The peripheral nervous system is classically divided into two parts, themselves bifurcated once more. The first half is the somatic nervous system, consisting of the sensory nerves (e.g. touch, proprioception, and temperature), as well as voluntary-motor branches and reflex arcs (e.g. knee-jerk reflex). The cell bodies for sensory nerves are primarily located dorsal to the spinal cord – they make up the dorsal root ganglia. The motor neurons (more precisely, lower motor neurons) are located in the ventral horn of the spinal cord or in the ventral root. These neurons are responsible for both sending out efferent signals to the muscles and bringing back afferent signals to the brain. These afferent signals include proprioceptive information, from e.g. the Golgi tendon organ.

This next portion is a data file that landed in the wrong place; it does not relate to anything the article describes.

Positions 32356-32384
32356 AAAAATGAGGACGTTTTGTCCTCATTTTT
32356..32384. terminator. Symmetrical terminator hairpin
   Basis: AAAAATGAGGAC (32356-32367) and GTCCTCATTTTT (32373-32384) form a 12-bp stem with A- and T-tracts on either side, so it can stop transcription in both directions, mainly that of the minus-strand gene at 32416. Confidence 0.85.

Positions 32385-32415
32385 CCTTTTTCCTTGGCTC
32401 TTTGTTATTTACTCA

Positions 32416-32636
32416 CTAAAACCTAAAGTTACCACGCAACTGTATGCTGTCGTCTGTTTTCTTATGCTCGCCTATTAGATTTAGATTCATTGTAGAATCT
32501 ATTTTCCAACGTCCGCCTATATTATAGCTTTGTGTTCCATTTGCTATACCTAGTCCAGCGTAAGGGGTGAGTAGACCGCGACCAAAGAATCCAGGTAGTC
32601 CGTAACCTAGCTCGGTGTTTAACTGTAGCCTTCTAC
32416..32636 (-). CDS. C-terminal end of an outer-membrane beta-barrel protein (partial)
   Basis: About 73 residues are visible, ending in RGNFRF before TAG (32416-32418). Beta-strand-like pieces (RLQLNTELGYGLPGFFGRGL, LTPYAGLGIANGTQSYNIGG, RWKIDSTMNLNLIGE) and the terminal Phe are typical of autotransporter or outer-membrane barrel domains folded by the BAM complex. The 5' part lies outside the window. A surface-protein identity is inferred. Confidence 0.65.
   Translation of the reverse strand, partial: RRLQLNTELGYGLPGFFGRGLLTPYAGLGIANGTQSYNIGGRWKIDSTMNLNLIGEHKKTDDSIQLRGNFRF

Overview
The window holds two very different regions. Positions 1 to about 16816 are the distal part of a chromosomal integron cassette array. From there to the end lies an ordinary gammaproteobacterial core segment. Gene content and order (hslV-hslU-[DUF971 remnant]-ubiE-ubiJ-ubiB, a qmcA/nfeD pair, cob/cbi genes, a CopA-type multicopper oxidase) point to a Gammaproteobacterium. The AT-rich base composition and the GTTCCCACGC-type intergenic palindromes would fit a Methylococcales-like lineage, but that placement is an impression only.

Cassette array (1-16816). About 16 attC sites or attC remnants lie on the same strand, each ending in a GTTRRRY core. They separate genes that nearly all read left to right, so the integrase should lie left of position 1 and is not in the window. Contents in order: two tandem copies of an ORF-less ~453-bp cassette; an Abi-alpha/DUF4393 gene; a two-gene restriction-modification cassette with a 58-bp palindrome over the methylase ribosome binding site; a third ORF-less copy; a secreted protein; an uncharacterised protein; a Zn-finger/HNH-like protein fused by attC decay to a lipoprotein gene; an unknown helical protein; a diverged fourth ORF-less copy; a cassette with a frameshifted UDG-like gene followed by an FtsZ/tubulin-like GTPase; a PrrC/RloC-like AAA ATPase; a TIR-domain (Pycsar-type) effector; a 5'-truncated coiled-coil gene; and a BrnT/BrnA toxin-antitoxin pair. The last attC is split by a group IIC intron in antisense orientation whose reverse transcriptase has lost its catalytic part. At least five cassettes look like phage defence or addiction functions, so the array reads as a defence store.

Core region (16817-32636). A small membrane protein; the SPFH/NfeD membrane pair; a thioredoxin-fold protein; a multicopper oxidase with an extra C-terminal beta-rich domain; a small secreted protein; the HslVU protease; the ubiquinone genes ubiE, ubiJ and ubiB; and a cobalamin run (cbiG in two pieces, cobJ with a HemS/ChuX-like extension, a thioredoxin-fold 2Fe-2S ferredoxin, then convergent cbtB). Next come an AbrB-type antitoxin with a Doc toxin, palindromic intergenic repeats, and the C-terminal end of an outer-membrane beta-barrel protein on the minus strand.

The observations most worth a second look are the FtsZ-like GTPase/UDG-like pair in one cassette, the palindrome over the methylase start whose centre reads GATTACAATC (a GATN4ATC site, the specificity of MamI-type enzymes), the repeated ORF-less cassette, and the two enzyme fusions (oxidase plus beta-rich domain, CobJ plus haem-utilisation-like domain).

The second half is the autonomic nervous system which implements the unconscious, automatic regulation of the function of internal organs such as digestion, breathing, heat rate, urination, and sexual arousal. It also implements reflexes such as coughing, swallowing, sneezing, vomiting, and orgasm. The autonomous nervous system thereby supports the "Four F" behavioral states: fighting, fleeing, feeding, and mating. The former two are the province of the sympathetic branch and its hormonal henchmen, cortisol and the epinephrines (née adrenalines). The latter two are handled by the parasympathetic branch and mediated primarily by oxytocin and vasopressin. Further detail about the operations of these systems quickly exits neuroscience and enters physiology.
- Kandel's Principles of Neural Science provides little information on this topic.